Networking — the word gets bandied about like a beachball at spring break. But what does it really mean? And how can you avoid embarrassing mistakes?
These are legitimate concerns for young grads entering the workforce, especially in a world where half (or maybe all) of your life has been documented on the internet. Practicing the art of networking can seem too risky for many.
Fortunately, Thomas Heath, a business coach and the co-founder of The Life Guidance Center in Charleston, S.C., has some excellent "do this, not that" tips on how to start networking (plus word on five serious networking taboos to avoid).
1. Disregarding your brand
What's your brand? Well, before you've had employment experience, your brand is the specific group of characteristics and life events that set you apart from everyone else. Be clear about who you are and what you stand for and prepare to differentiate yourself in networking situations. You'll be more memorable and make stronger personal connections based on being clear and authentic about your brand. So make sure you invest some time to crystallize it for yourself so you can discuss it with others.
It's also time to clean up your social media presence. The biggest mistake that a college student can make when it comes to job-hunting is what they inadvertently share, particularly if not in line with the brand you're trying to create.
"If you're leaving pictures of you at beer pong parties on Facebook, remember that potential employers can see that," says Heath. "I've had tons of people say to me, 'I went to their Facebook page and once I saw that, I took them off my candidate list.'"
Heath also cautions recent grads to remember that merely making a profile private doesn't mean it can't be seen. "Bosses have friends and employees that might be friends or connected to you. If you're worried about a picture or comment, just delete it."
2. Networking instead of making real connections
"Quite often, [networking) can send a person into a mindset of selling or promoting themselves," says Heath. The correct approach is just to be authentic. Young grads can appreciate this, he adds — no other generation is seemingly more turned off by fake promotion.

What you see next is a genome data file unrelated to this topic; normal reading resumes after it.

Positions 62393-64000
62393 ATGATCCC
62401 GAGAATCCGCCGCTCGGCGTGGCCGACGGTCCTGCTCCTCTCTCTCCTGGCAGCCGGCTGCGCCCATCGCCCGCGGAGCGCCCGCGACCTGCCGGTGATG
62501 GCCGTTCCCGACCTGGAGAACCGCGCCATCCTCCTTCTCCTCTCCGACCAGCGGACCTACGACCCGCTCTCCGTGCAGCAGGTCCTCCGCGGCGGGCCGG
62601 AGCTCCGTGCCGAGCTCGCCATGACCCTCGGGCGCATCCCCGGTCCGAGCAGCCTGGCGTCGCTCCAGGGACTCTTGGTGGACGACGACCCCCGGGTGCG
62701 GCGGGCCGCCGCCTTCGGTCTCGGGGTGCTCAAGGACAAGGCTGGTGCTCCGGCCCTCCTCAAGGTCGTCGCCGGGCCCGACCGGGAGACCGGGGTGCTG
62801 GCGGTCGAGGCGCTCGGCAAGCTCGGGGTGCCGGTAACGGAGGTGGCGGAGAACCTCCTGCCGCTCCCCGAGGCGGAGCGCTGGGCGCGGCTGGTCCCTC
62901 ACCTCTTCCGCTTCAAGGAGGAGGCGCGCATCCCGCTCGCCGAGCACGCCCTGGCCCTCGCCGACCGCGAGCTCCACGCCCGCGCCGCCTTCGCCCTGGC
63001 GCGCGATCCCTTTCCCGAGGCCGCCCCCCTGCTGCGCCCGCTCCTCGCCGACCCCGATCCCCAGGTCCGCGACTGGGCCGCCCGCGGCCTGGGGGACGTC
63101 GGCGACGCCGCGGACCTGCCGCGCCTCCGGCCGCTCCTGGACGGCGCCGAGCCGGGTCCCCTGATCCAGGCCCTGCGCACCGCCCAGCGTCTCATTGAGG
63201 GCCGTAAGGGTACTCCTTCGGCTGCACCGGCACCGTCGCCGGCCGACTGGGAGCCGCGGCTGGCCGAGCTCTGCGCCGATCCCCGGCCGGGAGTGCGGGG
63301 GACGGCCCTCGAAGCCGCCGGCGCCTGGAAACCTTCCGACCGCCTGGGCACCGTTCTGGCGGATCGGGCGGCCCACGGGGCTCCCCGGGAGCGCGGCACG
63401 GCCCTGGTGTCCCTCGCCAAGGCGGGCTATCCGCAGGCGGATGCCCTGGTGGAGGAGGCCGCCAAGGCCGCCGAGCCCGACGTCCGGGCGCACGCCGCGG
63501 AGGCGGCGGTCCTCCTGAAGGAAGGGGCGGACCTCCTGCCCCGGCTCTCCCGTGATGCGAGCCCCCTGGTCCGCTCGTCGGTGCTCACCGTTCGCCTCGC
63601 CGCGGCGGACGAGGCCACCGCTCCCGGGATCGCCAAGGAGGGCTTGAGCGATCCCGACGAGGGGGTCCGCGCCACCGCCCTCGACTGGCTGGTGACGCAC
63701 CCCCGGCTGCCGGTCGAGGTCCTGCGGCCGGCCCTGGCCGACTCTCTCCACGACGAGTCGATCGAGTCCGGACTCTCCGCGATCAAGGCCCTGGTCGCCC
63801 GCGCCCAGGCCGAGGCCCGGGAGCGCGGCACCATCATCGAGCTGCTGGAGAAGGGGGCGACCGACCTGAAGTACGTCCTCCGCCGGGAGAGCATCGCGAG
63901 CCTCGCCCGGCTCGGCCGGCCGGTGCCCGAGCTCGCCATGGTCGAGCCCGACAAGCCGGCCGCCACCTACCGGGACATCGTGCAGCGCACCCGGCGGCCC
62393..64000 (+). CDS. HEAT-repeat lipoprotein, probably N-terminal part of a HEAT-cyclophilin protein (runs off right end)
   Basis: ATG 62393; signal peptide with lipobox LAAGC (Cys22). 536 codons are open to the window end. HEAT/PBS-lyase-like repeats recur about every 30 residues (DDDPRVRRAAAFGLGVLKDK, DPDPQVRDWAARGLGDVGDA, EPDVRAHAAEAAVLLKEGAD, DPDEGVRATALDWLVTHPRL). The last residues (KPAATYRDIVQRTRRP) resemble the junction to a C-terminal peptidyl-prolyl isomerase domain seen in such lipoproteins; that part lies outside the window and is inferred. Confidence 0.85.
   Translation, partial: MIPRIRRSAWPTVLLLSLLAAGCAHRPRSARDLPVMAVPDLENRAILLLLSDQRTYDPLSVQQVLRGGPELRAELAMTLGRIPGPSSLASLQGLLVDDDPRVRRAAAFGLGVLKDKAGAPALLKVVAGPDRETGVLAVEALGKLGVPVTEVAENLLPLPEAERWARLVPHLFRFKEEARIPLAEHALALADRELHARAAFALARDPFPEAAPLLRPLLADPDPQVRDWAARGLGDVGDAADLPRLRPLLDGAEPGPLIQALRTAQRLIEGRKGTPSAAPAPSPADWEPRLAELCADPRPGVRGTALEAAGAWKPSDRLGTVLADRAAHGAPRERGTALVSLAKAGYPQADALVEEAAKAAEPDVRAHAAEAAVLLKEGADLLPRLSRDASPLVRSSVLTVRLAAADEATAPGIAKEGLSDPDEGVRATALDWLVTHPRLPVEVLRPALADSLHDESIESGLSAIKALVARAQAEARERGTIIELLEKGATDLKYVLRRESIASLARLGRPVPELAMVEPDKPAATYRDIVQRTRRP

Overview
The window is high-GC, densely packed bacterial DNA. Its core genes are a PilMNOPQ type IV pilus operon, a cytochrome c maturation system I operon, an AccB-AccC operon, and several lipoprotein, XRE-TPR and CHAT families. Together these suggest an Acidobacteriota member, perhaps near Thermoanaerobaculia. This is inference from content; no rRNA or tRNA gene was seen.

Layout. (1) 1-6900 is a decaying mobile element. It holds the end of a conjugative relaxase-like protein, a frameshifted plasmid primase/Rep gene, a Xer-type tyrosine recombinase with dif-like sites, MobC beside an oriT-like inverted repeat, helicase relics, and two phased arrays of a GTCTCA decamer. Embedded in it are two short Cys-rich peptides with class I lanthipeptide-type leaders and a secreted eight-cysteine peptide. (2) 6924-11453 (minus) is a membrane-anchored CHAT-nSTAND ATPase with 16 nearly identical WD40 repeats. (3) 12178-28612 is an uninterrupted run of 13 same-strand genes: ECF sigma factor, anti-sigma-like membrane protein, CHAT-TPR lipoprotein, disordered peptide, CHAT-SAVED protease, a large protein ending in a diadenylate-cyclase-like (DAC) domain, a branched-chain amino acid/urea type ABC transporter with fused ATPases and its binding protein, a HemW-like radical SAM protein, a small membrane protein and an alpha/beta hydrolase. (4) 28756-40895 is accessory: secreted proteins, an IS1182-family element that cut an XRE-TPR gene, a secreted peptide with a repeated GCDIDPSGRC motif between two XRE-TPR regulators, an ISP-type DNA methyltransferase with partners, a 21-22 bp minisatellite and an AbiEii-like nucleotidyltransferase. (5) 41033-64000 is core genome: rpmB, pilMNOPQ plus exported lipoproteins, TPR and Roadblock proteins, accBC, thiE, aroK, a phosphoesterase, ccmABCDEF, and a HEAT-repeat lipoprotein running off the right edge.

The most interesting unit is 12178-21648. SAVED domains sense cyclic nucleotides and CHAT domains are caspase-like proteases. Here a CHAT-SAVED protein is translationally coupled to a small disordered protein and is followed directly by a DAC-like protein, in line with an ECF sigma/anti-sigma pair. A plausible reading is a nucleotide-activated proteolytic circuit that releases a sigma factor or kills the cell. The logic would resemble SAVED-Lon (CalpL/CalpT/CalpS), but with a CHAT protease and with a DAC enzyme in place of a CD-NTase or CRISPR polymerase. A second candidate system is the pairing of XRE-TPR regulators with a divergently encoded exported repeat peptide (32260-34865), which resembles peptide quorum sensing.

Do you like it when a conversation with a friend turns into an attempt to sell you something? Likely not. Your potential connections don't want to be pressured to "invest" in you. Being your honest, authentic self is the best way to find a real job opportunity or introduction that could set you on the path to a potential career.
According to Heath, you can make better networking connections by asking contacts, "How can I help you?" By offering up your services and skills, you're giving someone a reason to stay in touch and to see your talents and attributes firsthand.
3. Forgetting your business card
Yes, showing up at an event without a business card is a taboo, even if you don't have a professional job yet. It only costs $30 or so to make a set of cards that let you quickly pass on your name and contact info. Business cards may be old school, but they're still easier than transferring contacts via phone, and they trigger a memory when your new contact pulls your card from a pocket or purse at the end of the day. PCMag pulled together a report card of business card printers, options and pricing to help you get started.
Likewise, don't forget to ask people for their cards — then follow up with them directly. Be sure to include your full name, phone number, email address, LinkedIn profile and a link to your online portfolio if you have one.
4. Maintaining a LinkedIn profile
"One of the first things an employer will do when they receive your resume is Google you," says Heath. "Out of the top ten search results, LinkedIn will usually get into the top three." Make sure your LinkedIn page includes the following:
- Professional headshot (not a photo from a vacation or a wedding).
- Headline. We're talking about the 120-character field under your headshot. Write a brief summary of who you are and what you're looking for. It might read, "Marketing professional looking for my next adventure," or "Budding business development manager looking to join a great team."
- Complete summary. This is the 2,000-character field where you can share more about your background and your ambitions. "This more than a resume. It tells your story," says Heath. For instance, it could say: "As a recent Clemson grad with a degree in health sciences, I'm passionate about working in a private family practice helping the elderly population live more healthy lives."
5. Not developing an elevator pitch
Every college grad should be able to provide an answer to, "What's the type of work you're looking for?" in 10 seconds or less. Heath recommends practicing a short, to-the-point statement that highlights your ambitions and trajectory — this is what is called an elevator pitch. For instance, you could say, "My dream job is to work for a tech company handling their social media strategy."
Sweet and simple. Having a clear response helps the person you're talking to remember what you're interested in and then, with any luck, he/she will be able to clearly share that with others. Practice, but don't over-rehearse – you want to sound natural and honest.
You'll have an easier time polishing up answers about your desired career path once you get your resume in order. Use our Resume Builder to design an effective summary of your accomplishments so far. With each successful networking experience, you'll be honing the interpersonal skills that are so important to employers.